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If you are interested in viewing their domain portfolio, visit their company website here.

20 thoughts on “Domain Name Life Cycle – The Omar And Will Version

  1. I wanted to add something…

    As you said about the domain going from Pre Release status to PENDING DELETE. Actually there is another stage in between these two which is Redemption Period during which the original owner/registrant has the chance to redeem/restore the domain by paying a little higher Redemption Grace Period (RGP) fee which varies depending on the registrar domain is registered with. For example Enom charges I think $250 and GoDaddy around $90-$100 which includes 1 year of renewal.

    Thanks for sharing Omar 🙂

    • Hey Abdul,

      Nice thank you! I mentioned something in the video where I said the owner has the opportunity to get back their domain name but I did not know the “proper” term for it.

      Thanks for clearing that up Abdul!


  2. Thanks for the post. Kind of re-learning. Well, I just like to know is it possible to transfer domain to another registrar during deletion/redemption period at reg cost. I think I read it somewhere that it’s possible but not sure.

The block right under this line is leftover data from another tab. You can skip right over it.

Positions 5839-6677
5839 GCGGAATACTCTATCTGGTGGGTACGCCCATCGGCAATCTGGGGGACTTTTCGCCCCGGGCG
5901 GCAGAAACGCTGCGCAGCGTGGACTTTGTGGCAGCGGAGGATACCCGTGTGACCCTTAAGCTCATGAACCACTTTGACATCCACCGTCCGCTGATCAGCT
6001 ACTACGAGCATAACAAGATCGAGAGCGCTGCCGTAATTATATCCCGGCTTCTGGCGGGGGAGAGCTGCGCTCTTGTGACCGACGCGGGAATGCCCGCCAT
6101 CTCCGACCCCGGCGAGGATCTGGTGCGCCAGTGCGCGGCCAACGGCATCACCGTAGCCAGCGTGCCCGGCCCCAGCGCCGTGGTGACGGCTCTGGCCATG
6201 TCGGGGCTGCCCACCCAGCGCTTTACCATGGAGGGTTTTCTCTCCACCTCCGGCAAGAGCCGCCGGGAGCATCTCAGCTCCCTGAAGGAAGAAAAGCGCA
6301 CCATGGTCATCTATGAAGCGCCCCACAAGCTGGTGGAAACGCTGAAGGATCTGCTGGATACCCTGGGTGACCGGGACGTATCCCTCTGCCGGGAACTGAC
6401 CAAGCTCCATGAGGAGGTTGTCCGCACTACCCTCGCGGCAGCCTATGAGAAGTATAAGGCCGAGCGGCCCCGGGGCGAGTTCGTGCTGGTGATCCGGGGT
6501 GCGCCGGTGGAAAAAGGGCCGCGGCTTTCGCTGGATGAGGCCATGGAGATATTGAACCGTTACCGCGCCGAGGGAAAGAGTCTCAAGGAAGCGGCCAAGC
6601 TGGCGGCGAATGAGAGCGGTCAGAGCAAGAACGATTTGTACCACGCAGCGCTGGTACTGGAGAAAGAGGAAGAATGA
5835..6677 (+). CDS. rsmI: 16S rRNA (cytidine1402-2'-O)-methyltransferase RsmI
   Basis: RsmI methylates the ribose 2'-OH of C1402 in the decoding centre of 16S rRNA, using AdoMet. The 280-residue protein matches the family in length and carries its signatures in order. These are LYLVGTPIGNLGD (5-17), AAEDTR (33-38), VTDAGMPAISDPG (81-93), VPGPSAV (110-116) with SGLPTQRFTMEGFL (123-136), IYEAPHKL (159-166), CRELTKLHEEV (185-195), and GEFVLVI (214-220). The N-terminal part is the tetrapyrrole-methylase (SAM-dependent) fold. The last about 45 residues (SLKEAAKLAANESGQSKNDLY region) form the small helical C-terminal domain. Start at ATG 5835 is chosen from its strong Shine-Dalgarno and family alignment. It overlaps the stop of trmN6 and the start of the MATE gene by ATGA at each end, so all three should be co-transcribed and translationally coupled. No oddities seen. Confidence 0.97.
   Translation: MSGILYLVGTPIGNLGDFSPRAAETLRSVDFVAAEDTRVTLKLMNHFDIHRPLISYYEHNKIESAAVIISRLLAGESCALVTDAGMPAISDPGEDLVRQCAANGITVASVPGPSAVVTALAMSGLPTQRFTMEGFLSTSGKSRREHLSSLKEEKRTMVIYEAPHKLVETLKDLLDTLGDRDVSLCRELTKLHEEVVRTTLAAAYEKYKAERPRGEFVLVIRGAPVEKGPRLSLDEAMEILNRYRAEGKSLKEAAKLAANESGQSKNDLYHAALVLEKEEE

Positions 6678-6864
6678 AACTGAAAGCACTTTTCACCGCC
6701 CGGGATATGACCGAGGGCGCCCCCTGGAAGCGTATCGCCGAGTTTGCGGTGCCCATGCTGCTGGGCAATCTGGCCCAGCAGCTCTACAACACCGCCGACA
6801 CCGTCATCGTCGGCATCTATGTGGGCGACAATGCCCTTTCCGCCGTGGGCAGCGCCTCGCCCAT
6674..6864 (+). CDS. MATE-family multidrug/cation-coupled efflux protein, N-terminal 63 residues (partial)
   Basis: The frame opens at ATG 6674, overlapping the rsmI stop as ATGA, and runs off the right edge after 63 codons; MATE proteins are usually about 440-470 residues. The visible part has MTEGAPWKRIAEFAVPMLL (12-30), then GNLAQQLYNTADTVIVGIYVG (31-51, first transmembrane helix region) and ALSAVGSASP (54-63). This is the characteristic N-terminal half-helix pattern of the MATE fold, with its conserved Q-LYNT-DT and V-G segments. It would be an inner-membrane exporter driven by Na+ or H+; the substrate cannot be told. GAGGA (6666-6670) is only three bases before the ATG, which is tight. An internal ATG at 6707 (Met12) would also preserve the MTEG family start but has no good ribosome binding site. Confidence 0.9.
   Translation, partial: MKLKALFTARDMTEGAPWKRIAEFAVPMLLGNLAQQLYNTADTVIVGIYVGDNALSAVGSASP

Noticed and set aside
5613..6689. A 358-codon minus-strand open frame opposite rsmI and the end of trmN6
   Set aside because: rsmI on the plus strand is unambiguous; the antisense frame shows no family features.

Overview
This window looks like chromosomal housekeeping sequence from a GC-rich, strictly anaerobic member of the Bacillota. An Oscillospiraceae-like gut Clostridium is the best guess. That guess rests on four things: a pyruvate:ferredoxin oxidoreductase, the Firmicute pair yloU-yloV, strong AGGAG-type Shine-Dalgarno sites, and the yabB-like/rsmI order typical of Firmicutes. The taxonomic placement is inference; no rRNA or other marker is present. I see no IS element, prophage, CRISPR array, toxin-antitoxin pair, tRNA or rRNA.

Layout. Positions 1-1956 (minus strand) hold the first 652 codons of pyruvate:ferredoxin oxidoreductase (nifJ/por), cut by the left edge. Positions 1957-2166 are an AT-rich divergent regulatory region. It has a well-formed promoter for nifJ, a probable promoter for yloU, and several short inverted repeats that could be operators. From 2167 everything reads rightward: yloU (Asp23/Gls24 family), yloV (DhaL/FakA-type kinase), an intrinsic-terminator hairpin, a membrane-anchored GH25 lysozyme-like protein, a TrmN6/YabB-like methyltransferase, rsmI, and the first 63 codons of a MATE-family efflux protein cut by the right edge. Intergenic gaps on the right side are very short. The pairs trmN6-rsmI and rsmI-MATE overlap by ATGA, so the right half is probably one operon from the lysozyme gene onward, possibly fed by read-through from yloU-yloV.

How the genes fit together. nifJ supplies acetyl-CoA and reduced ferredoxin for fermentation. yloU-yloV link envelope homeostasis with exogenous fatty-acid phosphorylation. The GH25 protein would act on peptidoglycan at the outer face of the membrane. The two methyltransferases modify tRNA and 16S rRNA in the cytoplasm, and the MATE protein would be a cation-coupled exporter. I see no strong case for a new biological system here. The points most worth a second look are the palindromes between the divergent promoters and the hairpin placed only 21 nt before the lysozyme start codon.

• Not at all possible to transfer/renew the domain during PendingDelete status but in Redemption Grace Period status, the original owner/registrant can pay the high fee of restoring the domain and keep the domain. Before that even the original registrant can’t transfer it once the domain enters into Redemption Grace Period or PendingDelete status.

      Correct me if I am wrong 😉

      • Yes, it is possible to transfer a domain between registrars at the standard renewal rate and avoid paying the high redemption fees one would incur by reactivating the domain at the same registrar.

        But this depends on the TLD and the registrars in question.

        For example, if you’ve ever won an expired domain auction only to receive a refund rather than the domain, then check to see whether the domain has transferred from registrar A to registrar B. Frequently, that’s the case.

        This has sometimes been exploited by dishonest domain owners who use shills to drive up bidding on their own expired domains … only to transfer them later and retain ownership.

        But not all cases of late transfers indicate dishonesty. More often, it’s simply a way for a domain owner to keep domains cheaply when he’s too busy to plan renewals ahead of time. When you manage a very large portfolio, deciding which domains to keep and which to let go is a time-consuming endeavor. So it’s not uncommon to fall behind on the decision-making process.

  3. @AbdulBasit. I don’t remember where I read such stuff. Anyway, thanks for the clarification. Anyway, I think some intentionally don’t renew domain on time and let it enter the redemption period to see if some pre-release backodering activity takes place.

  4. The actual redemption fee for Go Daddy is $80 and then the cost of the domain. To see the expiration cycle:

    Also, Go Daddy is the largest registrar and the backorder placed on a domain with them (which is therefore also one of if not the largest domains auction) will place a bid at auction for you as well as monitor the domain. You can read their help article on the backorder process here: